July 28, 2010; Source: Star Tribune | Real estate development, especially commercial real estate development, is a tricky business even in the best of times. Some of us with experience in community development have thought of commercial real estate development as more art than science—compared to residential development, which is a little more standardized and formulaic.
In Minneapolis, a once successful CDC, the Great Neighborhoods Development Corp., has been driven into bankruptcy because of the collapse of a $70 million commercial development project. According to the city’s community development director, “The city was a partner but lost faith in her ability to deliver the [W. Broadway] project in late 2009. The project got too big for her.” “Her” is Theresa Carr, the longtime CEO of the nonprofit. “Theresa went through too many stop signs,” he said.
But it’s easy to see in this story that the city had long given the CDC the green light on the project. The city and the CDC had jointly devised the project as a centerpiece in plans to revive the West Broadway commercial district. The envisioned anchor tenant, the YWCA’s health and fitness center, pulled out in 2009 and negotiations for other anchors didn’t go anywhere.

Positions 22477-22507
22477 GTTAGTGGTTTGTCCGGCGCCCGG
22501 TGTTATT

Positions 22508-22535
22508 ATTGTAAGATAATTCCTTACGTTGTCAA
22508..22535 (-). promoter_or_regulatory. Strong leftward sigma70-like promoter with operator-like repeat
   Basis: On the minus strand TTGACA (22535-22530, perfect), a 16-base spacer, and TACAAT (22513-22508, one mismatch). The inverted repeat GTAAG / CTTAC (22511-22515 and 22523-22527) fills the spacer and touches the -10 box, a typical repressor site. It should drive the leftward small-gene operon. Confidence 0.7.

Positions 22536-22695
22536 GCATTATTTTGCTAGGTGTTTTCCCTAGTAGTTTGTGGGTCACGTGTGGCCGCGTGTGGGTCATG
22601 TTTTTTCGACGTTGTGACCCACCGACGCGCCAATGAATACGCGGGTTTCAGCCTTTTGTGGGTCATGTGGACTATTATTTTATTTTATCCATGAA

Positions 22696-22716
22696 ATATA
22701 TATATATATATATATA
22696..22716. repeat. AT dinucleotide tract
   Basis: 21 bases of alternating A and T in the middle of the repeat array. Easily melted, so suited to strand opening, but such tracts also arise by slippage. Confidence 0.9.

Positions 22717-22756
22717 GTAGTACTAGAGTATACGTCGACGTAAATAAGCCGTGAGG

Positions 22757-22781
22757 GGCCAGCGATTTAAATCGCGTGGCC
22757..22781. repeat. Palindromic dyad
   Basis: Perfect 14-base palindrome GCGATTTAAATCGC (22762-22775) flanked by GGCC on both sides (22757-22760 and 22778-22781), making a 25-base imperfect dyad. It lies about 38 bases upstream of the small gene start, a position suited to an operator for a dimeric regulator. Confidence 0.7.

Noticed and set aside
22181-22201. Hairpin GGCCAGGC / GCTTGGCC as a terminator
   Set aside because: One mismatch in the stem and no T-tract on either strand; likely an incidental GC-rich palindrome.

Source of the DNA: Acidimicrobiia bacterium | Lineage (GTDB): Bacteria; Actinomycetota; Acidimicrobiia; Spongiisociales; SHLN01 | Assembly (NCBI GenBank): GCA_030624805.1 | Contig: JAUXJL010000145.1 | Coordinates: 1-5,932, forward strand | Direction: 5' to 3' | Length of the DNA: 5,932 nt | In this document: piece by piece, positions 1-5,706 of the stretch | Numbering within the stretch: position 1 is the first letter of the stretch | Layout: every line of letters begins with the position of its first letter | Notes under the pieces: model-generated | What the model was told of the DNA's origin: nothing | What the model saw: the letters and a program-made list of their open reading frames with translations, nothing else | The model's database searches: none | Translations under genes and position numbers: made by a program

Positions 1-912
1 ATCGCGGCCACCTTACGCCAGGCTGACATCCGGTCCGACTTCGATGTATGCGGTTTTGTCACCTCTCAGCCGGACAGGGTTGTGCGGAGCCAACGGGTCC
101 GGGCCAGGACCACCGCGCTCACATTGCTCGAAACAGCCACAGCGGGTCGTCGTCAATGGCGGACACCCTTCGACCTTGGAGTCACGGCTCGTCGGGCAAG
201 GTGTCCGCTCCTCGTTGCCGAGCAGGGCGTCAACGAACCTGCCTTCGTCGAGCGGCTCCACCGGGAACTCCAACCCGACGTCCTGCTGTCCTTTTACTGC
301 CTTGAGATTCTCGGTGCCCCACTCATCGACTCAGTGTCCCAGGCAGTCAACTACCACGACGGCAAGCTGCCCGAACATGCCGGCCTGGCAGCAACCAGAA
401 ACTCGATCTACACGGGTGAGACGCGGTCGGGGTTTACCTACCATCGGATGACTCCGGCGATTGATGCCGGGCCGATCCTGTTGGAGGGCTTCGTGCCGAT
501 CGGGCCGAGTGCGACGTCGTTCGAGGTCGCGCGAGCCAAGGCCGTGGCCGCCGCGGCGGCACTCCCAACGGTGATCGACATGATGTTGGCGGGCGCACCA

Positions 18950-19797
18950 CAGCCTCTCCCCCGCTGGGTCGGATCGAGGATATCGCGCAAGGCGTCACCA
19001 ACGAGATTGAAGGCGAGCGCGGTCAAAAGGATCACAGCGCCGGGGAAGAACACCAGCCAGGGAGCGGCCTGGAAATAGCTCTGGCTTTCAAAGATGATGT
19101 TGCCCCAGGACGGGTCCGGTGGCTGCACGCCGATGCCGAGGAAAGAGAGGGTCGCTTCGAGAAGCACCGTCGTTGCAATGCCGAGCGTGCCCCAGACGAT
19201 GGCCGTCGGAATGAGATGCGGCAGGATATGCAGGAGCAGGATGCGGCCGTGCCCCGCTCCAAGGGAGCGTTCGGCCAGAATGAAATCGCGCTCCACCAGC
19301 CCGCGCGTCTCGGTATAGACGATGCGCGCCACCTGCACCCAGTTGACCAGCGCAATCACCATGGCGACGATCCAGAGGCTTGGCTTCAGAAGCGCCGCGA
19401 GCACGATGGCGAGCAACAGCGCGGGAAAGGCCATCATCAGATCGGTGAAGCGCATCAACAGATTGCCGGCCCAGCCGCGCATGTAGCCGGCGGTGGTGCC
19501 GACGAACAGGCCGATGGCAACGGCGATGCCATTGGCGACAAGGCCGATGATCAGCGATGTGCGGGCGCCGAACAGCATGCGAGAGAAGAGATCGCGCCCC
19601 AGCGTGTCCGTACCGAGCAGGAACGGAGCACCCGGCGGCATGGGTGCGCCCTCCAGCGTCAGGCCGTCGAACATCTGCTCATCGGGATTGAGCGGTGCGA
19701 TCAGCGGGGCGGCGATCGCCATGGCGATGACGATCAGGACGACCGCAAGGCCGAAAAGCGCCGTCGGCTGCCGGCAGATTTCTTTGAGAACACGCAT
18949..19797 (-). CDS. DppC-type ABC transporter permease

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Of course, there’s no question that 2009 was the height of the recession, with devastating effects on commercial development and on lenders. It should be no surprise then to find that Franklin Bank may have been a little quick on the trigger to foreclose or go after the CDC’s other cash-flowing commercial developments that had been pledged as collateral.
This story could be read as the on-the-edge life of many nonprofit CDCs. When times and developments are strong, the CDC has lots of government and bank partners willing to share the good press of ribbon cuttings. When markets go sour, it seems that frequently the nonprofit CDC is out there alone, on the precipice, taking the hit.—Rick Cohen